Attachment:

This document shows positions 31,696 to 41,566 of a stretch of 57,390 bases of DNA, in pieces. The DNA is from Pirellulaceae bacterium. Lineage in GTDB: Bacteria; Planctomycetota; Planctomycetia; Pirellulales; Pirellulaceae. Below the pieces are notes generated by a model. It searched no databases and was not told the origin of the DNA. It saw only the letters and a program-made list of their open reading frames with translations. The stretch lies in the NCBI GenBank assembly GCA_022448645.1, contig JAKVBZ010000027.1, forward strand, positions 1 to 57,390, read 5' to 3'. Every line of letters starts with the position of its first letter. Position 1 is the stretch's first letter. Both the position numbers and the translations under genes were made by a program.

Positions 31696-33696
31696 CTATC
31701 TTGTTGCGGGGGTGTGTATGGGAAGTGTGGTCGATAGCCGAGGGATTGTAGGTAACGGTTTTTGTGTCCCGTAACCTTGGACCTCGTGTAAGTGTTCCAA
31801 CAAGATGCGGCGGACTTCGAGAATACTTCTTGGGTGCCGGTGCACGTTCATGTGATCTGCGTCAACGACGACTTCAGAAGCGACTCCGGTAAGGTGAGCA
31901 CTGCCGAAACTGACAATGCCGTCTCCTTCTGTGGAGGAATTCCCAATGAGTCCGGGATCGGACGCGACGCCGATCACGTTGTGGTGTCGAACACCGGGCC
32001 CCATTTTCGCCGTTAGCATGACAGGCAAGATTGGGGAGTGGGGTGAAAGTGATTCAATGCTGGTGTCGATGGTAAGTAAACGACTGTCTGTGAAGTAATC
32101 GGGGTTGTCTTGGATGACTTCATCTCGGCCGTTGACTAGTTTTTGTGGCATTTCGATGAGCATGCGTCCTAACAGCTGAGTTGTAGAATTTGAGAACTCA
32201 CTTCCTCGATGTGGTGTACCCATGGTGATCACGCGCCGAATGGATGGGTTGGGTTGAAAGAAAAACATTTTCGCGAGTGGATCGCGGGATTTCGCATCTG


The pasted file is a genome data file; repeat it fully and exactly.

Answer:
This document shows positions 31,696 to 41,566 of a stretch of 57,390 bases of DNA, in pieces. The DNA is from Pirellulaceae bacterium. Lineage in GTDB: Bacteria; Planctomycetota; Planctomycetia; Pirellulales; Pirellulaceae. Below the pieces are notes generated by a model. It searched no databases and was not told the origin of the DNA. It saw only the letters and a program-made list of their open reading frames with translations. The stretch lies in the NCBI GenBank assembly GCA_022448645.1, contig JAKVBZ010000027.1, forward strand, positions 1 to 57,390, read 5' to 3'. Every line of letters starts with the position of its first letter. Position 1 is the stretch's first letter. Both the position numbers and the translations under genes were made by a program.

Positions 31696-33696
31696 CTATC
31701 TTGTTGCGGGGGTGTGTATGGGAAGTGTGGTCGATAGCCGAGGGATTGTAGGTAACGGTTTTTGTGTCCCGTAACCTTGGACCTCGTGTAAGTGTTCCAA
31801 CAAGATGCGGCGGACTTCGAGAATACTTCTTGGGTGCCGGTGCACGTTCATGTGATCTGCGTCAACGACGACTTCAGAAGCGACTCCGGTAAGGTGAGCA
31901 CTGCCGAAACTGACAATGCCGTCTCCTTCTGTGGAGGAATTCCCAATGAGTCCGGGATCGGACGCGACGCCGATCACGTTGTGGTGTCGAACACCGGGCC
32001 CCATTTTCGCCGTTAGCATGACAGGCAAGATTGGGGAGTGGGGTGAAAGTGATTCAATGCTGGTGTCGATGGTAAGTAAACGACTGTCTGTGAAGTAATC
32101 GGGGTTGTCTTGGATGACTTCATCTCGGCCGTTGACTAGTTTTTGTGGCATTTCGATGAGCATGCGTCCTAACAGCTGAGTTGTAGAATTTGAGAACTCA
32201 CTTCCTCGATGTGGTGTACCCATGGTGATCACGCGCCGAATGGATGGGTTGGGTTGAAAGAAAAACATTTTCGCGAGTGGATCGCGGGATTTCGCATCTG